General issues: British colony, self government 1964-1965, Unilaterally declared independence within the British Commonwealth 1965-1970, Unilaterally declared independence as a republic 1970-1979
Country name on general issues: Rhodesia
Currency: 1 Pound = 20 Shilling, 1 Shilling = 12 Pence 1964-1970, 1 (Rhodesian) Dollar = 100 Cent 1970-1979
Population: 4 350 000 in 1964
Political history Rhodesia
Rhodesia is located in eastern Africa. In the mid 19th century, Mashonaland and Matabeleland are the two most important kingdoms in the future Rhodesia. The British establish a presence, from 1889, through the British South Africa Company. The British South Africa Company is a chartered company. The charter of the British South Africa Company encompasses a territory that, from 1895, will come to be called Rhodesia – a term that is used at the time in a geographical sense rather than to identify a political entity: the territory of the British South Africa Company has yet to be colonized and political entities have yet to be formed. The British South Africa Company sets to work by signing treaties with the kings of Mashonaland and Matabeleland in 1890. Subsequently these are proclaimed protectorates by the British government in 1891.
As the British South Africa Company gains control over more and more territory, the administrative divisions are frequently changed. Eventually, two protectorates are formed in 1911: Northern Rhodesia – the current Zambia – and Southern Rhodesia – the future Rhodesia as discussed in this profile.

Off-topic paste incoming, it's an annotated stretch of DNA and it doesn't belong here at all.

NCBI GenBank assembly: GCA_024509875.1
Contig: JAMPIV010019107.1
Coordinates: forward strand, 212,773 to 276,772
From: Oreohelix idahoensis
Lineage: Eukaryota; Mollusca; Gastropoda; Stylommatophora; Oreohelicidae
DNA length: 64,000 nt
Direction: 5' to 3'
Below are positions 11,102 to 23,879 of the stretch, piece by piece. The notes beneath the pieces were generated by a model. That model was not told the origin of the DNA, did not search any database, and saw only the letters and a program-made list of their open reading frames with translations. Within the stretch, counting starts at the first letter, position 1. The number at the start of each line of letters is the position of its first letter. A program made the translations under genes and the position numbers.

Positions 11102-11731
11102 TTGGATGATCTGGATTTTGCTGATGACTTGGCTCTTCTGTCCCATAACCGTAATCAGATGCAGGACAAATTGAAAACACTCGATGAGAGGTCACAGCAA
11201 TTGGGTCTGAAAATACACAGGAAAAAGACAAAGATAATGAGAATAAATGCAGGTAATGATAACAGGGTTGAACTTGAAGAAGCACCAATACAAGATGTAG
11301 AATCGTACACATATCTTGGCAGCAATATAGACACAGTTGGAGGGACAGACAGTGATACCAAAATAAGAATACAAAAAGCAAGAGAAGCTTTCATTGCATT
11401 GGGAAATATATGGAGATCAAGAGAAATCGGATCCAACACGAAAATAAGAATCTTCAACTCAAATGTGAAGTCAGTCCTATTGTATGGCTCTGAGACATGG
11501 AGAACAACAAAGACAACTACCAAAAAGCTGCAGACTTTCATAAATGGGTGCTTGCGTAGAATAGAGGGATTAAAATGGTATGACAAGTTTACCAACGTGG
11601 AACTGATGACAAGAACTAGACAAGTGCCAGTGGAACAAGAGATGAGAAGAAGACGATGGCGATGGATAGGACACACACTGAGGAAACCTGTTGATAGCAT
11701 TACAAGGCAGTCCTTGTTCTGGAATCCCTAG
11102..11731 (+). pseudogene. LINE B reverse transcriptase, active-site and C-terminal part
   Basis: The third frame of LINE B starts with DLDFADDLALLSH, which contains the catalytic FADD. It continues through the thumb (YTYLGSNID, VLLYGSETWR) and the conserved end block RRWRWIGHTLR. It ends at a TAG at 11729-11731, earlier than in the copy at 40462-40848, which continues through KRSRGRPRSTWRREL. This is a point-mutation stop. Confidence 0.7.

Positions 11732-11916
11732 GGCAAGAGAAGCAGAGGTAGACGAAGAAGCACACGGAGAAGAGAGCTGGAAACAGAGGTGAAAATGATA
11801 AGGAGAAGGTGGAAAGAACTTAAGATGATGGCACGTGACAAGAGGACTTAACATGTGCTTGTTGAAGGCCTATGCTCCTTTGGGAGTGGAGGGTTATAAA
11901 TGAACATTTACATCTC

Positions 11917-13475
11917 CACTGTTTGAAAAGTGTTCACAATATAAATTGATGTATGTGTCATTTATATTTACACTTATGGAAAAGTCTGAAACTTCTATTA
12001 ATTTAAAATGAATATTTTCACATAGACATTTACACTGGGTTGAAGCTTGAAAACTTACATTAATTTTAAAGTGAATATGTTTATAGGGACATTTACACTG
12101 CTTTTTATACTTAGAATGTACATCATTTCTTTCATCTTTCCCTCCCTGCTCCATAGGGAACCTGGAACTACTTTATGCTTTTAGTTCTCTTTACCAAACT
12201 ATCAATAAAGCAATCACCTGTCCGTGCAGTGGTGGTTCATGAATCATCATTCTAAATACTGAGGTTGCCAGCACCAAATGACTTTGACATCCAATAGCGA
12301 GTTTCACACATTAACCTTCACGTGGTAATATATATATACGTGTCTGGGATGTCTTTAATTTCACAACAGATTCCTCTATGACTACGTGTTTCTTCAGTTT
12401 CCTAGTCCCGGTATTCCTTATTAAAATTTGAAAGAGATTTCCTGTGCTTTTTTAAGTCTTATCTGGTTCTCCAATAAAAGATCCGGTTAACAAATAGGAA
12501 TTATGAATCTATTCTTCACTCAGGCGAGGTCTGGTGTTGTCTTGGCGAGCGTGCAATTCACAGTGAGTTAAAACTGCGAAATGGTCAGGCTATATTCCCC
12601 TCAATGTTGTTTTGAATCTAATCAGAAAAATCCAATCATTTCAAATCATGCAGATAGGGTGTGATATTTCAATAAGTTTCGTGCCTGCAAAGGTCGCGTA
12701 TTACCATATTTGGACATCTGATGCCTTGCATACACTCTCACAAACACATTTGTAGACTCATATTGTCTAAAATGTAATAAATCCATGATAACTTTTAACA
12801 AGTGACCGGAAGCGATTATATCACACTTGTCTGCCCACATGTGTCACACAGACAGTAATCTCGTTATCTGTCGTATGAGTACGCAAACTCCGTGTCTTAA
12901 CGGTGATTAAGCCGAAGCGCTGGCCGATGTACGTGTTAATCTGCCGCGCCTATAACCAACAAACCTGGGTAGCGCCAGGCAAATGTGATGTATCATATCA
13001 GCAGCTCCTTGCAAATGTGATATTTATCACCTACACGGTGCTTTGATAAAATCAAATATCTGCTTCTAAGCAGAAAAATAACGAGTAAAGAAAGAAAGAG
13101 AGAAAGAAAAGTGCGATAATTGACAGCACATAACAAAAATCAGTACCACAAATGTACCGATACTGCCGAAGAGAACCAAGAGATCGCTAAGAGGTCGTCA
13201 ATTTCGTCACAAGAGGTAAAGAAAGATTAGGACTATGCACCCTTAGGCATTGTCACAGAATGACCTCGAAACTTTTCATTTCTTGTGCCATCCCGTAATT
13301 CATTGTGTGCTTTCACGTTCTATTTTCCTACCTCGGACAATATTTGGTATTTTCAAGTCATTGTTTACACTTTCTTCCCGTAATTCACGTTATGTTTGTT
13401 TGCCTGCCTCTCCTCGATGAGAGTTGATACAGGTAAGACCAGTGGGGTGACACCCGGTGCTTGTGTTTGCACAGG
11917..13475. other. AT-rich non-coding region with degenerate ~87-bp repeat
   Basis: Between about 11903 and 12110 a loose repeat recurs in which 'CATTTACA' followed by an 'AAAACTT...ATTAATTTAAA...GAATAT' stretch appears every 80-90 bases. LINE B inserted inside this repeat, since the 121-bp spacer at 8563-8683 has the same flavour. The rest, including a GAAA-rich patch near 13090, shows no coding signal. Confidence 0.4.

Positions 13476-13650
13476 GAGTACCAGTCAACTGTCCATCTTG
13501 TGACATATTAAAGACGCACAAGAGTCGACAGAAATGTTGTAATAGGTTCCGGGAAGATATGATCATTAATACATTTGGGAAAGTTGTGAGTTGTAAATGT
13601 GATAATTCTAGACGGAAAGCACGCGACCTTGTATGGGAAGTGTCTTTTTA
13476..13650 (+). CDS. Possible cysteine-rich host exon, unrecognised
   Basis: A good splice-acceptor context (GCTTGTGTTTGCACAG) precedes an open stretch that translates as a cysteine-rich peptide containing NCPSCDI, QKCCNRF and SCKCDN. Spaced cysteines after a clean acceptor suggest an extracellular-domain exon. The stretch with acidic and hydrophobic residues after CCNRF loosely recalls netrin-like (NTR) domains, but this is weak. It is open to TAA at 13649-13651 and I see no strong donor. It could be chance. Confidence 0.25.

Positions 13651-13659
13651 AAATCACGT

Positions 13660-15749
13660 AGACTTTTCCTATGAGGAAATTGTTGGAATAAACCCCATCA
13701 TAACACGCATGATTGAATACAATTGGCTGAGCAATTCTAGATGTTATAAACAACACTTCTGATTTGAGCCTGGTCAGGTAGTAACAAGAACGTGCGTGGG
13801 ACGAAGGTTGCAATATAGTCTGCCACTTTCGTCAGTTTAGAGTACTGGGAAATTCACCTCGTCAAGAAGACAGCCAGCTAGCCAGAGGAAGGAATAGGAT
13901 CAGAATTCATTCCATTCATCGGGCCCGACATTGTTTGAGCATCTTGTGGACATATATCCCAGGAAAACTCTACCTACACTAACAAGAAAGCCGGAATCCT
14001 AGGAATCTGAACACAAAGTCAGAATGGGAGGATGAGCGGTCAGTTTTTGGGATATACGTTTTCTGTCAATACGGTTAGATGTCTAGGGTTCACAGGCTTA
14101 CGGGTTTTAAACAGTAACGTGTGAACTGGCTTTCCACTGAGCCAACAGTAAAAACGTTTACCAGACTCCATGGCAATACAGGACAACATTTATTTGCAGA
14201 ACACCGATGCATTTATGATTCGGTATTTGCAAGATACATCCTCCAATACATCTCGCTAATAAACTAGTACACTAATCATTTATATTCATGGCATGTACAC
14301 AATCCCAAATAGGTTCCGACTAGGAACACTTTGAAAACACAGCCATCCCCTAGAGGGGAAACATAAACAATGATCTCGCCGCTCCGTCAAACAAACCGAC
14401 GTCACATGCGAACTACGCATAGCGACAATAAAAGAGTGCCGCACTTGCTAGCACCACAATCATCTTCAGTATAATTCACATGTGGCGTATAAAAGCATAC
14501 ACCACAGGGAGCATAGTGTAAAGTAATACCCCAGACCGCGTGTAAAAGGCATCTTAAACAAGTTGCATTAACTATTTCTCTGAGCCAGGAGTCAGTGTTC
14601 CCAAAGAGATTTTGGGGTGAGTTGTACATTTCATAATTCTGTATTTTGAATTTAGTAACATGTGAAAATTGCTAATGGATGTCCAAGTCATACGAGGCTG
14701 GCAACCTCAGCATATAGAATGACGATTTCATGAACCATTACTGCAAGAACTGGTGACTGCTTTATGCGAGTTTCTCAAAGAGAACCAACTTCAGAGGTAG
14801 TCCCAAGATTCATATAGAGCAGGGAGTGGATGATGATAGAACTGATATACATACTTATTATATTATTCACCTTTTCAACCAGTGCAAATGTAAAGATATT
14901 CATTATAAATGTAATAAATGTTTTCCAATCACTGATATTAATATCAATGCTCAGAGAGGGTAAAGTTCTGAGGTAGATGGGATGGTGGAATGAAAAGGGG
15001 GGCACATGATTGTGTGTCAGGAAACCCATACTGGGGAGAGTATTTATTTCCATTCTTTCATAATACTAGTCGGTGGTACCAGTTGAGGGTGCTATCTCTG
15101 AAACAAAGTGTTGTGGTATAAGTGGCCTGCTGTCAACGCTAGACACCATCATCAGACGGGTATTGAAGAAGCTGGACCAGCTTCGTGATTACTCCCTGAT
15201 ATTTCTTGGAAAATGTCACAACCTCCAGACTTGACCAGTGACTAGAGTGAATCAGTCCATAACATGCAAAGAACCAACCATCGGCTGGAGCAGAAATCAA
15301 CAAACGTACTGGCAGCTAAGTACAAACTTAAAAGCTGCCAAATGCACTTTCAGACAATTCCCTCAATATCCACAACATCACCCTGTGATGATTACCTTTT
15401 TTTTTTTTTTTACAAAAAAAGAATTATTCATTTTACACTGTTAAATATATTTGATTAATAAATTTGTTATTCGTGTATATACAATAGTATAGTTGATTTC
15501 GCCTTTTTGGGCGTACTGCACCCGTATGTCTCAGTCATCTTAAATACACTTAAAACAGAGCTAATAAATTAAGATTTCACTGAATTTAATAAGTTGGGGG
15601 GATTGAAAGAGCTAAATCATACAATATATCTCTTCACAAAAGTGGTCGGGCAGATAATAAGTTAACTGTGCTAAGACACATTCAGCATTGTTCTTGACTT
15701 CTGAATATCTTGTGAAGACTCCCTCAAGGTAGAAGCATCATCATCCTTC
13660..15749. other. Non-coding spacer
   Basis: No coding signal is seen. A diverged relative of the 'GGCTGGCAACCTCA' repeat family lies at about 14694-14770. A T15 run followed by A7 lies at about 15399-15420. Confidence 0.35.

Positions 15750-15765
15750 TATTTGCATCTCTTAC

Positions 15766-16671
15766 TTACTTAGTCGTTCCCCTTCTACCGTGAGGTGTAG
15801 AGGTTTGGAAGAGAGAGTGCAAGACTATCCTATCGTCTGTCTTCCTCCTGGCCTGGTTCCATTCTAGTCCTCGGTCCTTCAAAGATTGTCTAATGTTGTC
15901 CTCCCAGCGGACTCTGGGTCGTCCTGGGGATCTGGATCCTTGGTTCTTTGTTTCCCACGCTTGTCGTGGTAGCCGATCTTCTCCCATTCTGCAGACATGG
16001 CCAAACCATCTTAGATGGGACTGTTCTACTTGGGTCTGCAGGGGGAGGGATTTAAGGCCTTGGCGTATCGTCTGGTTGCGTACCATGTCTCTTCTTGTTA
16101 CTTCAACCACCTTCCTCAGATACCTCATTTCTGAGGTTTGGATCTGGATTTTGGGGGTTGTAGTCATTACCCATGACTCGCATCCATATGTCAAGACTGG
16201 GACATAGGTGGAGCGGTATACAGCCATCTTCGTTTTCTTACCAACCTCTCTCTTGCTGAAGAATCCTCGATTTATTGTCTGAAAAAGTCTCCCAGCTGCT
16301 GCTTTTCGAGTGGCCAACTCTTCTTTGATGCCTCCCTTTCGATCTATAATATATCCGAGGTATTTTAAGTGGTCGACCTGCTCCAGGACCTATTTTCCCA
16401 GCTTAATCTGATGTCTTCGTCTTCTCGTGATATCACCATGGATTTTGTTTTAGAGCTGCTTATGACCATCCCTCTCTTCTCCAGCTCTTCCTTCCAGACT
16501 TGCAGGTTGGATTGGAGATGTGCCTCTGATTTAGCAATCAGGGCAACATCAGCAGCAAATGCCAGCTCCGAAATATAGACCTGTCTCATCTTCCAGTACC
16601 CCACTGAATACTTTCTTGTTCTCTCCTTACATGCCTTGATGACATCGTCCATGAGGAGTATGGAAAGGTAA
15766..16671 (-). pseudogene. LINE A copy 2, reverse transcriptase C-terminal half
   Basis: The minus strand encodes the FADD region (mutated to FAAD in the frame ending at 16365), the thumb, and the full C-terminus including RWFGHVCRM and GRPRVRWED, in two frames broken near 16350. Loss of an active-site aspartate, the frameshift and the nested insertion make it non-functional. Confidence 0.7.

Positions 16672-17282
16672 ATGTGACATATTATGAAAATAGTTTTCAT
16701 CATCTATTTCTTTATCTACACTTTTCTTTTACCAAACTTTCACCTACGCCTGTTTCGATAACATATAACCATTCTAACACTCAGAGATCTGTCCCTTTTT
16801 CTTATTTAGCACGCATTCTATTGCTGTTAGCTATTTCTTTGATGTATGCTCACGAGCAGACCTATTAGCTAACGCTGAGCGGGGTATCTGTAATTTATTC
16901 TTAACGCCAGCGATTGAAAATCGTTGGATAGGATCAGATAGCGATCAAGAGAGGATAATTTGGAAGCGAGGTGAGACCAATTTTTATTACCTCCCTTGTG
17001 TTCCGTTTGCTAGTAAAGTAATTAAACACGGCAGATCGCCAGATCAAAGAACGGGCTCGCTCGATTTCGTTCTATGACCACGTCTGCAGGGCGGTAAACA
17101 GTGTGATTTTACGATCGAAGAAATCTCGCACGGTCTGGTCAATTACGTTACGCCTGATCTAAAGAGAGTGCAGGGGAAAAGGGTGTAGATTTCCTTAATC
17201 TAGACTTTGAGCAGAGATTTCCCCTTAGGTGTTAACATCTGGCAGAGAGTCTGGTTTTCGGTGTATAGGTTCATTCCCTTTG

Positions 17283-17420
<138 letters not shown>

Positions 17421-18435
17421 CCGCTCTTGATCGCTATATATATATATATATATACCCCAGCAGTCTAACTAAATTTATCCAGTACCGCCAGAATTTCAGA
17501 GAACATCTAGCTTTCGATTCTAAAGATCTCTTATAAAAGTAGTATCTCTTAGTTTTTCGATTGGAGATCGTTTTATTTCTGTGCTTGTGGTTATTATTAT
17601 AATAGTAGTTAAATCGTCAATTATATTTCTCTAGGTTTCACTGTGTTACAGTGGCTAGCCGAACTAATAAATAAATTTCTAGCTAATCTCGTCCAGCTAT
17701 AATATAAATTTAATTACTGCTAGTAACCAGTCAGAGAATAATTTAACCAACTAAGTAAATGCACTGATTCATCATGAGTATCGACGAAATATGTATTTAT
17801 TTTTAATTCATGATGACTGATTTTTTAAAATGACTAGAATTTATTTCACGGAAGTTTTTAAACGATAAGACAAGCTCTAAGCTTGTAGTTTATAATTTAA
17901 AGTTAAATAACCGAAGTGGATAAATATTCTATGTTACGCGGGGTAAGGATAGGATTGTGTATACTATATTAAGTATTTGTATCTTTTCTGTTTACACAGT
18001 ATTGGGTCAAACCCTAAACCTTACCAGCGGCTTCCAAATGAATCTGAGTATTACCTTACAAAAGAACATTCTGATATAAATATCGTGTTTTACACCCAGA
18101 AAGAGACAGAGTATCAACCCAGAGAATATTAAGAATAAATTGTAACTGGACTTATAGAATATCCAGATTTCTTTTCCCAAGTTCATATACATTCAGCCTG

The charter of the British South Africa Company ends in 1924. Just prior to that, in 1923, the administration of Southern Rhodesia is transferred to the British government, Southern Rhodesia becoming a British colony. From 1953 until 1963, Southern Rhodesia is part of the federation of Rhodesia & Nyasaland that also incorporates Northern Rhodesia and Nyasaland. When the federation is dissolved, Southern Rhodesia once again becomes a British colony, now with self government. Without the consent of the British, the name of the country is, upon this occasion, changed from Southern Rhodesia to Rhodesia.
The government of Rhodesia, in 1964, is elected by and formed from the white minority in Rhodesia. The British have stipulated, as a precondition for full independence, that general elections be held, including the majority of the black population. To continue the privileged position of the white minority, Rhodesia, in 1965, unilaterally declares independence – initially with the intention to stay within the British Commonwealth. This declaration of independence is not recognized – not by the British nor by the international community. The United Nations imposes economic sanctions. As the British continue to deny recognition for an independent Rhodesia, Rhodesia, in 1970, declares full independence as the republic of Rhodesia, thus exiting the British Commonwealth.
Meanwhile, the black population has begun to organize itself and has started a guerrilla war – often called the Rhodesian Bush War. The war, and the continuing international pressure, in 1979 lead to concessions of the government. Finally, in late 1979, parties reach an agreement. Colonial rule will be reestablished to prepare general elections that are held in 1980. The name of the country is changed to Zimbabwe-Rhodesia in 1979 and, in 1980, to Zimbabwe as we know it until today. The republic of Zimbabwe will gain international recognition.
For a country diagram showing the political developments please refer to the diagram of British Central Africa.
Postal history Rhodesia
The first stamps used in Rhodesia are, from 1890, the issues of the British South Africa Company. Next, from 1925 the stamps of Southern Rhodesia are used, and from 1954 the issues of the federation of Rhodesia & Nyasaland. Stamps of Southern Rhodesia will again be used from 1964. Rhodesia will issue its first stamps in 1965 – first as a British colony, later, in 1965, as independent Rhodesia and from 1970 as the republic of Rhodesia. From 1980, the stamps of Rhodesia are superseded by those of Zimbabwe.